I knew I was in trouble with Battle: Los Angeles from the outset.
The movie opens with our reluctant hero (Aaron Eckhart), the grizzled war veteran haunted by his past, having a meeting with a higher-up assigning him to a new spot behind a desk somewhere. Eckhart is reluctant, of course. He wants to be in the thick of battle, helping the cause. That ambush wasn’t his fault, dammit! But the officer’s hands are tied. “We all wish your men could’ve made it home, sergeant,” he says understandingly, the line so jarringly stilted that giggles sweep through the audience.
For the next five minutes, we meet the rest of Eckhart’s new team, a collection of stock characters so obvious that I was whispering predictions of their defining characteristic aloud as they appeared on screen. “That guy’s about to get married.” “That guy’s his best friend – and also his fiancé’s brother.” “That guy’s a desperate virgin.” “That guy’s one day away from retiring.” “That guy has lots of book knowledge but no fight experience. He’s gonna be the new commander.” “That guy’s wife is pregnant.” Not only was I never wrong, there was never a question that I would be. I could see this movie coming from a mile away.
The rest of the film is war movie gibberish, filled with jittery handheld camerawork and shouted military nonsense (“We are at Threat Con Delta! Move move move move move!”). When the aliens come (because of course it’s aliens), we spend the appropriate amount of time debating whether these are really aliens, where they come from, etc. There’s the obligatory shot of news reporters standing on the scene, getting footage of the alien ships landing, before they’re all killed and the signal disappears into static. And then the battle for Los Angeles is on.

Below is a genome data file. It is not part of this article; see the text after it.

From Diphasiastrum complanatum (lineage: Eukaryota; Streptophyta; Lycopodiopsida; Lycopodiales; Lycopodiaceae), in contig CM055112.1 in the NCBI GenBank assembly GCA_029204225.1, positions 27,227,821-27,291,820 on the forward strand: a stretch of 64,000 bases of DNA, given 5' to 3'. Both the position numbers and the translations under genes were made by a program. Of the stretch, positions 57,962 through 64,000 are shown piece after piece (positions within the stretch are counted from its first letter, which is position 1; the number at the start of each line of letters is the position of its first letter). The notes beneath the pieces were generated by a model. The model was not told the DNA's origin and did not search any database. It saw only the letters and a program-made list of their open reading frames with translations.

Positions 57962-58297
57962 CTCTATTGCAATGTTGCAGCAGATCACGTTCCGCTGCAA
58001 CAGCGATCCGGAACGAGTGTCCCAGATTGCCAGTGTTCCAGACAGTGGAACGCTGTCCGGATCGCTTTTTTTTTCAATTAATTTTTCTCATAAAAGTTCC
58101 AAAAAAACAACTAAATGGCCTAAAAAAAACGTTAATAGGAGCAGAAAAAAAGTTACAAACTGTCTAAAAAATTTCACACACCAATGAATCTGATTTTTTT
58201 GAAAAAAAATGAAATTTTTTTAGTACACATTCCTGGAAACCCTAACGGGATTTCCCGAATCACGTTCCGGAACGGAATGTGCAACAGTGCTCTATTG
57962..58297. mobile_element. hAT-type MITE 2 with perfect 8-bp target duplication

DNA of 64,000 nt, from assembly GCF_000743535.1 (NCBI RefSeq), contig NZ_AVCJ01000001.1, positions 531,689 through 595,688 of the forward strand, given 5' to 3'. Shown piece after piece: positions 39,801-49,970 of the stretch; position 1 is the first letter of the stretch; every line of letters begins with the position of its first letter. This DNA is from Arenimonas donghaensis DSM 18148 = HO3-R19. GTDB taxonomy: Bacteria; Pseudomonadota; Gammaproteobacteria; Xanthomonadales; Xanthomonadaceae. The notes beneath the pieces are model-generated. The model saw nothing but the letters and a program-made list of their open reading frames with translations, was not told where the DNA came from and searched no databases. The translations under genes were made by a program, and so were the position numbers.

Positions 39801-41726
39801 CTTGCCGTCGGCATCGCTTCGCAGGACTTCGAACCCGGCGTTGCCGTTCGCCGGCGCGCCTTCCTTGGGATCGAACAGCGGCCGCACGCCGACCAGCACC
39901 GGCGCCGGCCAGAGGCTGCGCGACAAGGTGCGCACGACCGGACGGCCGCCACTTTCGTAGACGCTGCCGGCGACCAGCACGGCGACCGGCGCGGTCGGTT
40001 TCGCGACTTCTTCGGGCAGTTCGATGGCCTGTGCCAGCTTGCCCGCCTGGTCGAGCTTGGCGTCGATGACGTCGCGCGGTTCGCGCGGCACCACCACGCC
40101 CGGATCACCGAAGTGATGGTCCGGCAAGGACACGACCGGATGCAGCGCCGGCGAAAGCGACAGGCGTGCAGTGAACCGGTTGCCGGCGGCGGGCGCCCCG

The advantage of all the frenetic camerawork is that its harder to spot plot holes, and yet there’s still plot holes aplenty: If you’ve come to earth to steal the water from the ocean, why would you land in the water immediately outside of LA? Why not somewhere in the middle of the gigantic Pacific ocean surrounding it? And if you’ve mastered space travel, why would the Air Force give you so much trouble? And especially, this logic: “we need to sneak up on them so they don’t see us.” “No problem. Let’s just all get on this bus. They won’t see a bus coming towards them.” The one that killed me was the way they chose to solve the classic “our soldiers are pouring ammunition into these aliens, but they won’t die!” They ended up autopsying an alien they find and discover that its heart is on “the other side of its chest.” Of course! Problem solved, guys.
By the time the film had descended into supposedly heroic one-liners (“We’ve already had our breakfast,” “I need you to be my little Marine”) it had already killed off most of its stock characters (oh, don’t write a letter to your wife and hand it to someone! Have you learned nothing from movies?). Not that it mattered, seeing as I never learned anyone’s name, including the main character’s. But then, why bother? The movie was never going to take itself seriously enough to try and make them actual people, anyway. Other than the fact that most of the characters die, the whole thing feels like a military recruitment video anyway, though mercifully without that Three Doors Down song. It’s all jingoism and no heart.